We took a few other precautions, too. I put a 15 foot length of rope on the sled; if I were to break through the ice, the sled far behind me would give responders something to grab hold of. With a two-way radio clipped into my collar pocket, I could call Julie back at the truck to summon such help. My son had provided me with some nail spikes which are designed to jam into the ice, allowing a hiker to pull him/herself out of the water onto the ice ledge, assuming the ice was strong enough to hold you. If not, there was always the ice ax—which would literally become an ice breaker—clipped to the belt of my cargo pants, where I could reach it easily. And most importantly, Julie was waiting for me back at the truck; she knew roughly my route, the time I expected to be back, and that I would check in along the way.

Even with all of this careful planning—and even with several sub-zero days of weather so far this winter—one could not take for granted that the mission would be successful. Nature gave me a number of clues as to the degree of risk involved with my venture.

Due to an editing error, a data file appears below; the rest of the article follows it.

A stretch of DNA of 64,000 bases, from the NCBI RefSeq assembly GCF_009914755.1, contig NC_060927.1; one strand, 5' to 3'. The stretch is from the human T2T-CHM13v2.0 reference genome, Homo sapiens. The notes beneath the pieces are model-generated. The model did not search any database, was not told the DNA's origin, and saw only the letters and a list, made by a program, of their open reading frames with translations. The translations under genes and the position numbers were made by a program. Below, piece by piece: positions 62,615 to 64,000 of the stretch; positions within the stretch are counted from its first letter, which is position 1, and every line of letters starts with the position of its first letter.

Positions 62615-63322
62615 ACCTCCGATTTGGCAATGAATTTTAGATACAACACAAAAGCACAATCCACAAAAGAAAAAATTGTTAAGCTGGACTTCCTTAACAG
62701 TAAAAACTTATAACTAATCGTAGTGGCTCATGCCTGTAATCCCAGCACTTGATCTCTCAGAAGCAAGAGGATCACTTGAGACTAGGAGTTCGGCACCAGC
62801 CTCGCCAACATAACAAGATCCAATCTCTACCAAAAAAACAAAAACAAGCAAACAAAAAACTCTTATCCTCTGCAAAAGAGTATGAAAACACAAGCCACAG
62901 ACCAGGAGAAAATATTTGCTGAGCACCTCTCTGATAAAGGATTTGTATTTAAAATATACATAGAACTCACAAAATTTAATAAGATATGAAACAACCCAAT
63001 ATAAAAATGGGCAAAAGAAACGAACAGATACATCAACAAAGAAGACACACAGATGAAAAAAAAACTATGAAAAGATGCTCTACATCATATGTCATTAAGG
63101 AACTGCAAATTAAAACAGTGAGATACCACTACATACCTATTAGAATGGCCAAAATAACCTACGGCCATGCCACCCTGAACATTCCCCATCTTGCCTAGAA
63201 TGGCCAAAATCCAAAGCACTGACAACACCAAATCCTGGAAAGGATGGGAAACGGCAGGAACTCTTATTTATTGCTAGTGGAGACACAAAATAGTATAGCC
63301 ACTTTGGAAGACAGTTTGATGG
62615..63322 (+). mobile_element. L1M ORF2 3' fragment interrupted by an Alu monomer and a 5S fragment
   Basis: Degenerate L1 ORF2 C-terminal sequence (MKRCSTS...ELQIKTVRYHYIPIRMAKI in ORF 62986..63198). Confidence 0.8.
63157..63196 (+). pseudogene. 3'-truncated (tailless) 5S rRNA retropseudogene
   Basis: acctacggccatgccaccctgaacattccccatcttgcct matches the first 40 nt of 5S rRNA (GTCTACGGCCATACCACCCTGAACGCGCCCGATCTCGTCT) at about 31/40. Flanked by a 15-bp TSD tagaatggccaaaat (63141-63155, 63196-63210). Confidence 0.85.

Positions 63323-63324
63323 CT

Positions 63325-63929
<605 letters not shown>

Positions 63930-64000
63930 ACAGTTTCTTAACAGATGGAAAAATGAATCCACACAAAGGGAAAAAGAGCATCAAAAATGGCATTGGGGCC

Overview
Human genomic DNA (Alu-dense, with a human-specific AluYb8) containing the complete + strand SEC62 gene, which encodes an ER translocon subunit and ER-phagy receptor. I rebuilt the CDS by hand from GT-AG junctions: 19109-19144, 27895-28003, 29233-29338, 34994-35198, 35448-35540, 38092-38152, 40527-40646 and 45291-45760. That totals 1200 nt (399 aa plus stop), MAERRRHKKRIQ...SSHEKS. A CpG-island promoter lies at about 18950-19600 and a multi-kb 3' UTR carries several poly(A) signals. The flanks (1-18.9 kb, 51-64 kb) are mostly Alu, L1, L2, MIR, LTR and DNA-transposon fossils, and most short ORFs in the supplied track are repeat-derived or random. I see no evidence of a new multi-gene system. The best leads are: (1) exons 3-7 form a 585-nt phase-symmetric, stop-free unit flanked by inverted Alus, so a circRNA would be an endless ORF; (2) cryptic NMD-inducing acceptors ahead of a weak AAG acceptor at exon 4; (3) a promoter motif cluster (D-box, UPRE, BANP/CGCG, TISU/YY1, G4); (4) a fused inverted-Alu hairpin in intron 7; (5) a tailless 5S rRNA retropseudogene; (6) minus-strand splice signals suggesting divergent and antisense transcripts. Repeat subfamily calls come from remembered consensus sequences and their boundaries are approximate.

First, there was open water visible just south of the bridge, in the middle of the river. That wasn’t a shock to me… as large structures and stumps tend to create a "wake" in the current just downstream. But my walk would start more than a quarter mile downstream… far from the obstruction of the bridge. And after all, the St. Croix is not all that deep where I would be walking (our kayaks have even bottomed-out on dunes near here during the summer). That having been said, I’m smart enough to know that there are deep spots, too (as deep as 14 feet in some spots along the path I would be walking). And with a windchill of about zero degrees right now, even three or four feet of water is too deep for me.

There is one other clue as to the risk: No paw or hoof prints. No rabbit, no fox, no deer… no footprints of any kind, anywhere beyond the solid ground of the shoreline. I find the lack of their presence on the ice to be a bit odd. (Sometimes, critters know things humans don't.)